Because servers are shared with many other websites, they are more likely to crash or being very slow. Yet, if the connection between the server and the DNS is too long, your WordPress Website can crash.
If you can afford it, you should always choose a fully Managed WordPress Hosting.
It can also crash because you, or someone who has access to your admin dashboard, broke a line of code.
Code errors can happen every time you try to edit a theme, a PHP function, or a plugin. A bad piece of code can take down an entire website. If you want to know more about it, you can read my guide about WordPress HTTP errors.
This is why it’s important to select a web host with a staging space and reactive support if you want to troubleshoot downtime quickly or prevent it to happen.
Keep in mind that just because a plugin is in the WordPress directory doesn’t mean it’s safe.
Attacks from hackers can also cause severe downtimes to your website. There are so many kinds of hacker attacks but the easiest is called a DDoS attack.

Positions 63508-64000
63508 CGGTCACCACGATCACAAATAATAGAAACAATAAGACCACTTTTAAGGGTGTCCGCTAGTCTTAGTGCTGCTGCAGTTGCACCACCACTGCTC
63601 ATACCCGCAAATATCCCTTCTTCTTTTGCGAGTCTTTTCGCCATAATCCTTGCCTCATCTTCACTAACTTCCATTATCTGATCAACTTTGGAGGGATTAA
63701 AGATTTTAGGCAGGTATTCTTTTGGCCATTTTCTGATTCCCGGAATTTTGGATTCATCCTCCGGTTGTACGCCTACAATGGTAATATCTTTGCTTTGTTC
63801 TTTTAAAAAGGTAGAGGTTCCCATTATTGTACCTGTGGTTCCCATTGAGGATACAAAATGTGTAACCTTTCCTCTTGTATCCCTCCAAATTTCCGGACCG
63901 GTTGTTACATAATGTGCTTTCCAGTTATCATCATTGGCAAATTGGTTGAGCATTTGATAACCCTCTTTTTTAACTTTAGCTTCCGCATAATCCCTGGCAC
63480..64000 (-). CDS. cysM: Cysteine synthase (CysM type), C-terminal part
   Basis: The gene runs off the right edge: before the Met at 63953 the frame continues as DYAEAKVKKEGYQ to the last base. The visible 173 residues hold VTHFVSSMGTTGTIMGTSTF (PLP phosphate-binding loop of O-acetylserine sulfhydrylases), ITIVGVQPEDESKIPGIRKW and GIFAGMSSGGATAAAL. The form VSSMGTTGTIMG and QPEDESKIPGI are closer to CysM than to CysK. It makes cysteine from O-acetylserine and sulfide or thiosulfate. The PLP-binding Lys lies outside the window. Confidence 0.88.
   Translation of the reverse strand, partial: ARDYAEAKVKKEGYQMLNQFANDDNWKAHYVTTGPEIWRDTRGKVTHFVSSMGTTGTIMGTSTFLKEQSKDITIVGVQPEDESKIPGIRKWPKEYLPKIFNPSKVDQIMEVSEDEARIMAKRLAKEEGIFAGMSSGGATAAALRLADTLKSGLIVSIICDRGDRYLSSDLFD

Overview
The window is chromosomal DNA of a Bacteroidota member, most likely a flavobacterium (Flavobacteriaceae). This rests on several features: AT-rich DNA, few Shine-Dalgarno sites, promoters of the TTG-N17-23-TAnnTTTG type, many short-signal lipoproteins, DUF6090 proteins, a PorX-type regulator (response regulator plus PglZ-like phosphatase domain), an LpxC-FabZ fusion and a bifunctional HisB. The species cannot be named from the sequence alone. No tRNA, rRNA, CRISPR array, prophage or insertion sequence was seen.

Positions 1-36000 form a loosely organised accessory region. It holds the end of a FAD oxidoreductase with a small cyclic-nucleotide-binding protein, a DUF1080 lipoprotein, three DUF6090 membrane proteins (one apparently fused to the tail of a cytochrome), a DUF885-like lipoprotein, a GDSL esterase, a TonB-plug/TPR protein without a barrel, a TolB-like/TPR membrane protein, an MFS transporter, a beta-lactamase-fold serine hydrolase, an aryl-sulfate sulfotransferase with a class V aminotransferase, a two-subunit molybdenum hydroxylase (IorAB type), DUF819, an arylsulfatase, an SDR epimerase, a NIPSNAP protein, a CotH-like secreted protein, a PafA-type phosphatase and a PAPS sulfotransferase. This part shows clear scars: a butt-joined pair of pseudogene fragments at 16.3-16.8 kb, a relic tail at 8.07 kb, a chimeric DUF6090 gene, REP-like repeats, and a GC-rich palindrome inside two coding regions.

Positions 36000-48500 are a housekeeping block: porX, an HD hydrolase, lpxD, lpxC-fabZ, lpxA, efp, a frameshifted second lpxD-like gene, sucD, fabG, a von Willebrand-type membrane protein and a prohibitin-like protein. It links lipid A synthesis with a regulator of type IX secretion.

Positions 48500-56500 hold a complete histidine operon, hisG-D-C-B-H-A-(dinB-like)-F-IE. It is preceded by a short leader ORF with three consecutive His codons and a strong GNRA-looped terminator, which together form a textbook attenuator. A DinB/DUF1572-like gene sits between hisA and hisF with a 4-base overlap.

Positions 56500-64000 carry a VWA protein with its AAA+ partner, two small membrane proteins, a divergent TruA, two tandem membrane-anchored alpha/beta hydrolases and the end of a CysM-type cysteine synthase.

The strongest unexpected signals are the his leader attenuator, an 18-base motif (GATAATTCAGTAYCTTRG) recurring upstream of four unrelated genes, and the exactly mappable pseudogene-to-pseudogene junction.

DDoS attacks overwhelms your serveur with traffic spikes generated by bots. A good web hoster should protect your website from DDoS attacks.
One of the best plugin for uptime monitoring is WP Umbrella.
This plugin allows you to:
And guess what’s best, this plugin is free.
WP Umbrella allows you to set up monitors from all over the world.
The monitor will check your WordPress website every 1-10 minutes and send you an email notification if downtime happens.
It also provides you with performance information such as TTFB, DNS loading time, TCP, TLS, and server ping.
To download the plugin you can go there or find it in the WordPress Plugin Directory. Enter WP Umbrella and Look for the umbrella 🙂
You can register directly in the plugin WordPress or use the web application. Once installed and activated, the plugin is available in “Settings”.
Enter your email, password and accept the terms of service to connect the API to your Website.
The monitor is in place and you will be alerted if something wrong happens: availability, bad performance, critical PHP errors, etc. Easy-peasy.